Gordon says he resigned after Whitmer told him it was "time to go in a new direction."

Michigan's former health director said Thursday that he resigned in January after Gov. Gretchen Whitmer told him it was "time to go in a new direction."

Robert Gordon's statement to a legislative committee confirmed what the governor's office had refused to say publicly despite his $155,000 severance deal -- that he was ousted after two years on the job. Gordon, with Whitmer's support, issued COVID-19 restrictions in the fall and winter after the state Supreme Court declared unconstitutional a law that underpinned her orders.

Gordon said he joined a video conference call on Jan. 22 with the governor and members of her staff.

"The governor said to me, Robert, grateful for your service. I think it's time to go in a new direction," he said. Whitmer left the call. Her chief legal counsel Mark Totten offered him an opportunity to resign, "and I did," Gordon said.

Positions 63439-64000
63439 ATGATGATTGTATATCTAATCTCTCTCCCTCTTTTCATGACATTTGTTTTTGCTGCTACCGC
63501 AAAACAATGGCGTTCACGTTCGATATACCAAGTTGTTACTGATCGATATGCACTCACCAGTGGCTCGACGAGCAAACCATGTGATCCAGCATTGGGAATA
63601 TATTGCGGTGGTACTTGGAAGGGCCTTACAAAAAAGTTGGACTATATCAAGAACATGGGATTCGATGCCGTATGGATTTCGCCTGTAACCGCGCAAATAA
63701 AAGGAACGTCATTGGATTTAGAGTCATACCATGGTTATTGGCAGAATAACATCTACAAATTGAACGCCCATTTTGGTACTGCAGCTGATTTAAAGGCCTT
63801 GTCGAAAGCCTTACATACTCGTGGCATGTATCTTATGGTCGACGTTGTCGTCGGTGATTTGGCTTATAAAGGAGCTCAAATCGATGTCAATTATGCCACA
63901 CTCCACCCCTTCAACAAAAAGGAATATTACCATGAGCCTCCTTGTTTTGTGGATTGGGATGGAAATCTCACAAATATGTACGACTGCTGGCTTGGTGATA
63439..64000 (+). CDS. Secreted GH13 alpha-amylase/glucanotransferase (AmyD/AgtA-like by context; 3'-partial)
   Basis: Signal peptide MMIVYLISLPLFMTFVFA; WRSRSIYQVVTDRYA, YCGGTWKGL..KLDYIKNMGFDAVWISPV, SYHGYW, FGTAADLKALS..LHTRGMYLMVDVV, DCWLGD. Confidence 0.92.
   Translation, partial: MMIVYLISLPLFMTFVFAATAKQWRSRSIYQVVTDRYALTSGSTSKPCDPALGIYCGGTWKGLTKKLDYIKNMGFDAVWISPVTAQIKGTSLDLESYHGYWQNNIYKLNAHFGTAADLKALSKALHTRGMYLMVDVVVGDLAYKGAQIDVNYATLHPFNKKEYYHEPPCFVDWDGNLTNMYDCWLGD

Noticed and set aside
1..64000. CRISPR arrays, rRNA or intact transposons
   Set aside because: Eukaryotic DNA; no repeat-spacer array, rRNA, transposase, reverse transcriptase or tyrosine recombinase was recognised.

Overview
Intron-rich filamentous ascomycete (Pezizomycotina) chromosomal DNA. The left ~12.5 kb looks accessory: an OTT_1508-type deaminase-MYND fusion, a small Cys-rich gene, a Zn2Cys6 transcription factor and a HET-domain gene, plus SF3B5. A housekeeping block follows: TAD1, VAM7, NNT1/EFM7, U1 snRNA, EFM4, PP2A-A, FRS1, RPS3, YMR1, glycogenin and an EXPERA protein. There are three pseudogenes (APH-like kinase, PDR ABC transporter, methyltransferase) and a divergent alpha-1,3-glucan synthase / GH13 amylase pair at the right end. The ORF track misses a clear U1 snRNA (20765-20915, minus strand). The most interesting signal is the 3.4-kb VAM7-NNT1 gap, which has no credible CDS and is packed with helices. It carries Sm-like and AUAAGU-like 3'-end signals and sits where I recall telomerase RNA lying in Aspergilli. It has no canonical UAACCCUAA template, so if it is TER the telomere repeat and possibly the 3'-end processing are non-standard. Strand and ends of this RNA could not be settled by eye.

RELATED: House panel subpoenas Robert Gordon over departure

He said he was serving as an appointee and "it's important that the governor is comfortable with you in that role."

The governor has not said why she replaced Gordon.

Gordon first announced his resignation over Twitter, sparking weeks of speculation about why he departed. Until recently, a confidentiality clause kept both parties involved from discussing the reasoning behind the decision.

That part of the settlement was dropped March 18. 

Gordon was subpoenaed by the House Oversight Committee last week.